However, the government has narrowed the categories of who could access the data in question and why. It is clear that Choy was singled out and punished for a search that is routinely conducted by journalists in Hong Kong. Choy’s documentary investigated the actions of police during an attack on protesters and commuters that took place at the Yuen Long MTR station on July 21, 2019.
While we appreciate that the judge overseeing the case spared Choy jail time, citing the merits of her reporting and the public interest involved, we wish the prosecutors had shown similar restraint and never brought this case in the first place.
The Foreign Correspondents’ Club, Hong Kong is alarmed and deeply concerned about the rapidly deteriorating media environment in Myanmar and the dangers faced by journalists reporting there. Since February 1, when the military seized power in a coup, journalists and media organizations have been relentlessly targeted by security forces. Publishing licenses have been revoked, journalists have been arrested, beaten and at least one has been shot while working. The offices of media organizations have been raided. Some journalists have gone into hiding or fled the country.
The crackdown is wide ranging; international media organizations, large and small platforms as well as ethnic media outlets have all been affected. All of the gains the country made in recent years towards a freer press environment stand to be lost if the targeting of the media continues.
Despite these threats and at great personal safety risk, journalists continue to fearlessly report, bringing the stories and images of a country in crisis to the world. Security forces should allow reporters to work without interference. Those arrested should be immediately released and the charges against them dropped so they can return to their jobs and families.
In an effort to aid the important work of reporters, below is a list of media outlets and assistance organizations currently active in Myanmar. The FCC commends their work and is providing links for members and the public to donate to their efforts:
Burma News International
Friends of Myanmar
Myanmar Labour News
Print for Crisis
The exhibition “Myanmar’s Bold Anti-coup Movement”, featuring the work of Frontier Myanmar’s photojournalists, is currently on display at the FCC through April 30. Non-members are welcome to view the exhibition from 10am-12 noon and 3-5:30pm daily.
The Foreign Correspondents’ Club, Hong Kong strongly condemns the attack on the Epoch Times’ printing presses and calls for the perpetrators to be brought swiftly to justice.
The newspaper posted CCTV images of the four attackers smashing equipment with sledge hammers and said that they had threatened staff with violence during the early morning raid on Monday 12 April.
The FCC insists that media should be able operate freely without fear of violence in Hong Kong regardless of their political stance.
The Epoch Times’ printing plant was targeted in a similar attack during the Hong Kong protests in November 2019.
The Foreign Correspondents’ Club, Hong Kong, urges the government to reconsider the proposed changes to the Companies Ordinance that will remove from public access certain identifying details of company directors. The FCC believes such changes will be harmful to press freedom and transparency in the city.
The companies registry is an important tool long used by journalists to improve accountability, expose wrongdoing, and bring to light important matters of public concern. Financial, legal and compliance professionals also make extensive use of the companies registry in the course of ordinary business. Restricting access to the residential addresses and Hong Kong ID card numbers of company directors, as proposed by the government, will greatly diminish the utility of the companies registry and impede the work of a wide range of professionals working in Hong Kong’s public interest.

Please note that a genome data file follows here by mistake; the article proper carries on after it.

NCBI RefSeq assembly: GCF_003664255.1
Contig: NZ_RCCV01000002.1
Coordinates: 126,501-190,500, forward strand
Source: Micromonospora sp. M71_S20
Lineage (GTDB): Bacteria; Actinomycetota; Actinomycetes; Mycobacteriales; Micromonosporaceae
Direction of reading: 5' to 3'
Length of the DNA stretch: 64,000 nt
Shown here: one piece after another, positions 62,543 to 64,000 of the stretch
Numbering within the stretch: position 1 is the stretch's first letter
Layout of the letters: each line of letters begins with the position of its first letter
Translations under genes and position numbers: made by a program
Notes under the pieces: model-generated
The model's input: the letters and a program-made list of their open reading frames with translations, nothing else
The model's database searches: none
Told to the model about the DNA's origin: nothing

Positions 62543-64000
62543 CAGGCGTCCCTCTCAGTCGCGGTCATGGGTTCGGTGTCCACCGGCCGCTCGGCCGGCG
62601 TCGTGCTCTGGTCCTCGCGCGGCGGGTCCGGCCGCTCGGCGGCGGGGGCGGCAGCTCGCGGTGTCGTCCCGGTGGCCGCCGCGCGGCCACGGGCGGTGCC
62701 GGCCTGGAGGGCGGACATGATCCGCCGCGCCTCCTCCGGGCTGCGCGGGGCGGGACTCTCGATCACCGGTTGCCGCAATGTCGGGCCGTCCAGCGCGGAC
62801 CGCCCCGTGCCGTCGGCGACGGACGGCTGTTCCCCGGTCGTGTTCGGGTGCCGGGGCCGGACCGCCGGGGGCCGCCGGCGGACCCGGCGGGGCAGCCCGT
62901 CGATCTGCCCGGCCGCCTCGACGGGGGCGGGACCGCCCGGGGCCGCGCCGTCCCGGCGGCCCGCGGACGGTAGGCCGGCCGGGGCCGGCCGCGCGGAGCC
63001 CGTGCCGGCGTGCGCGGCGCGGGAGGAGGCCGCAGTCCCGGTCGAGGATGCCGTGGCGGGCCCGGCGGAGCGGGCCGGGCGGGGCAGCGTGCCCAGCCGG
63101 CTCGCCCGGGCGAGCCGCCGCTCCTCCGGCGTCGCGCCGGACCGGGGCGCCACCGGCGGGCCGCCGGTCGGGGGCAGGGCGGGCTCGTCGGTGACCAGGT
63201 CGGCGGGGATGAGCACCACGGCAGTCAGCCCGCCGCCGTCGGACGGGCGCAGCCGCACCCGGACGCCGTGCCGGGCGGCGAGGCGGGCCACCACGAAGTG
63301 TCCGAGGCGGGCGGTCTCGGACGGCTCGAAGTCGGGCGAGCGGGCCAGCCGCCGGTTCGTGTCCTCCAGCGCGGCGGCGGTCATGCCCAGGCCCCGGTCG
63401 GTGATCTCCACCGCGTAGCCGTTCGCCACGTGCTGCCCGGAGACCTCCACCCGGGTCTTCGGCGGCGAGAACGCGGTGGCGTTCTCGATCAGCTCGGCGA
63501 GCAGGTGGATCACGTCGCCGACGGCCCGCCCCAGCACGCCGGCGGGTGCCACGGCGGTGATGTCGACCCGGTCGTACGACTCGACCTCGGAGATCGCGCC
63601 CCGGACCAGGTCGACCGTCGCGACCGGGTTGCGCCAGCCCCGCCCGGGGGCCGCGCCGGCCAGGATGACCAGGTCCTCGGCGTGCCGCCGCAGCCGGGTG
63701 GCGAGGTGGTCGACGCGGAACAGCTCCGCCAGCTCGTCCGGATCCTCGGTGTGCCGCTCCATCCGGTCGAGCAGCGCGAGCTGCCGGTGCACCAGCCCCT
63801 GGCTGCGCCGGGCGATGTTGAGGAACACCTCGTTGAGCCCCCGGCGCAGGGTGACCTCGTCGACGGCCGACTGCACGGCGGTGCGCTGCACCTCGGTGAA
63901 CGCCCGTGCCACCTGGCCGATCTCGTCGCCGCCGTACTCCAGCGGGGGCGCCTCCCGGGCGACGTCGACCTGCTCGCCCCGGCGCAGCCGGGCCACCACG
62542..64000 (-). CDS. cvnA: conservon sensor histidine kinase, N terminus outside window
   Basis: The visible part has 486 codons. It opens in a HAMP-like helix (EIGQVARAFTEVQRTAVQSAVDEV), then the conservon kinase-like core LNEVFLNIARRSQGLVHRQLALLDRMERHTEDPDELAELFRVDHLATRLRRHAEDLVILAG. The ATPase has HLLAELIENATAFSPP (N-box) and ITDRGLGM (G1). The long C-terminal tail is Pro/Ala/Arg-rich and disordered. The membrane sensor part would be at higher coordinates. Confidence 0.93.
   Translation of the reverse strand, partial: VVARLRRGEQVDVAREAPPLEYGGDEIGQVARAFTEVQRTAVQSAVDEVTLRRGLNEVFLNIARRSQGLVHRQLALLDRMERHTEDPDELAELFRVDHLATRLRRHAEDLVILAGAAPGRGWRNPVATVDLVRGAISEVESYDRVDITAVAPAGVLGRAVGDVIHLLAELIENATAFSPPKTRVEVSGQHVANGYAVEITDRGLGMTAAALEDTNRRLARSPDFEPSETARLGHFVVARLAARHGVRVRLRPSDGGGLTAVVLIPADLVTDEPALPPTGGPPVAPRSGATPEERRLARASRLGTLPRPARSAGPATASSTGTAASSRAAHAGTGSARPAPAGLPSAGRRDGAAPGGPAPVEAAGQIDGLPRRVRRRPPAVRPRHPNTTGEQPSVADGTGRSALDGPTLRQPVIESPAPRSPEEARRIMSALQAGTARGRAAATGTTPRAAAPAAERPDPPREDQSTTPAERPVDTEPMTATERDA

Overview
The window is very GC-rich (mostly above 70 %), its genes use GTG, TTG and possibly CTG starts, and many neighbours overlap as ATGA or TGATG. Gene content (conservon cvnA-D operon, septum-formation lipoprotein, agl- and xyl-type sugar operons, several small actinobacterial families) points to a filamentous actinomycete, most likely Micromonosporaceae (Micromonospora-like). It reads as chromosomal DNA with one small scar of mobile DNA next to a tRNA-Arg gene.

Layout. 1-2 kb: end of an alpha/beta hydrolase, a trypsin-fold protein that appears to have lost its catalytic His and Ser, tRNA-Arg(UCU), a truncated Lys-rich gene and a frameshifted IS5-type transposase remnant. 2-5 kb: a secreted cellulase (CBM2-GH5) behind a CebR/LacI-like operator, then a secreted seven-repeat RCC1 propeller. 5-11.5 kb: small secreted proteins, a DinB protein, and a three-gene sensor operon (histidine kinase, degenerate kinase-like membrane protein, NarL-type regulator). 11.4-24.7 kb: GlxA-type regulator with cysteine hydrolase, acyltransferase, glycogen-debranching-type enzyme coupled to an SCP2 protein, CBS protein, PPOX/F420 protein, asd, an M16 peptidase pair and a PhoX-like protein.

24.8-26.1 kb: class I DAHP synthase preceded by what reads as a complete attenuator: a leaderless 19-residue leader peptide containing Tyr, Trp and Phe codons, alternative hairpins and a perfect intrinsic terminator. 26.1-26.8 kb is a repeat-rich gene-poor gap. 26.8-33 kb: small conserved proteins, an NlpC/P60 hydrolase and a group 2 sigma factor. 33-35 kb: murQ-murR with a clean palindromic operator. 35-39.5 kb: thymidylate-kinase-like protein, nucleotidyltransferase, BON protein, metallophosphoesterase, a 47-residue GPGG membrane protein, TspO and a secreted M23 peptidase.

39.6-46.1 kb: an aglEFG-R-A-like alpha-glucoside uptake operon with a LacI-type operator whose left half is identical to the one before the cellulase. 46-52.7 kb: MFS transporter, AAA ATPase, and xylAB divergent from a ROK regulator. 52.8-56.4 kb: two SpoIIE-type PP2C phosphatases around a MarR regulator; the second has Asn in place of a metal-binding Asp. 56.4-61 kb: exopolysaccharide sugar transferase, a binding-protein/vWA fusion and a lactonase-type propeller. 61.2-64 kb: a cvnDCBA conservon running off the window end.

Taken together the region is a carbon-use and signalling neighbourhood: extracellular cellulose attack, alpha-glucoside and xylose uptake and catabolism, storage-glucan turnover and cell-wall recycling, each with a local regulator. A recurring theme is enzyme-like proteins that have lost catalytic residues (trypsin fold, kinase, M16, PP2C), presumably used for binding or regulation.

While the FCC shares the government’s concern about “doxxing”—of which journalists are frequent targets—the club does not believe that the proposed changes will have a meaningful impact on the practice. The FCC welcomes the opportunity to share additional input on the proposal.
The Foreign Correspondents’ Club, Hong Kong, expresses its solidarity with journalists working in Myanmar and calls on the military government to respect media freedom.
The FCC also calls for all restrictions to be lifted on the internet and communications, which are essential both for journalists in the exercise of their profession and for the free flow of information.
The club will continue to monitor the situation in the days and weeks ahead.
The Foreign Correspondents’ Clubs and Associations of Japan, Hong Kong, Jakarta, the Philippines, South Asia, Taiwan and Thailand are very concerned to learn that Haze Fan, a Chinese employee working for Bloomberg News, has been detained in Beijing.
The FCCs stand by the Foreign Correspondents’ Club of China in its efforts to seek an explanation on why the Chinese authorities detained Fan.
The clubs also join together in expressing alarm at reports of deteriorating conditions for journalists working for international media in China.
Fan has worked with Bloomberg since 2017. Other outlets she worked for before include Al Jazeera, CBS News, CNBC, and Thomson Reuters.
She has been missing since Monday, December 7th. Bloomberg received confirmation of her arrest on ‘suspicion of engaging in activities that jeopardize national security’ only on Thursday.
Chinese nationals perform invaluable roles in support of foreign media in China. Without their work, it would be difficult for foreign media to operate in China, and their safety is a matter of the highest concern.
Foreign Correspondents’ Club of Japan
Foreign Correspondents’ Club of Hong Kong
Foreign Correspondents’ Club of Jakarta
Foreign Correspondents’ Association of the Philippines
Foreign Correspondents’ Club of South Asia
Taiwan Foreign Correspondents’ Club
Foreign Correspondents’ Club of Thailand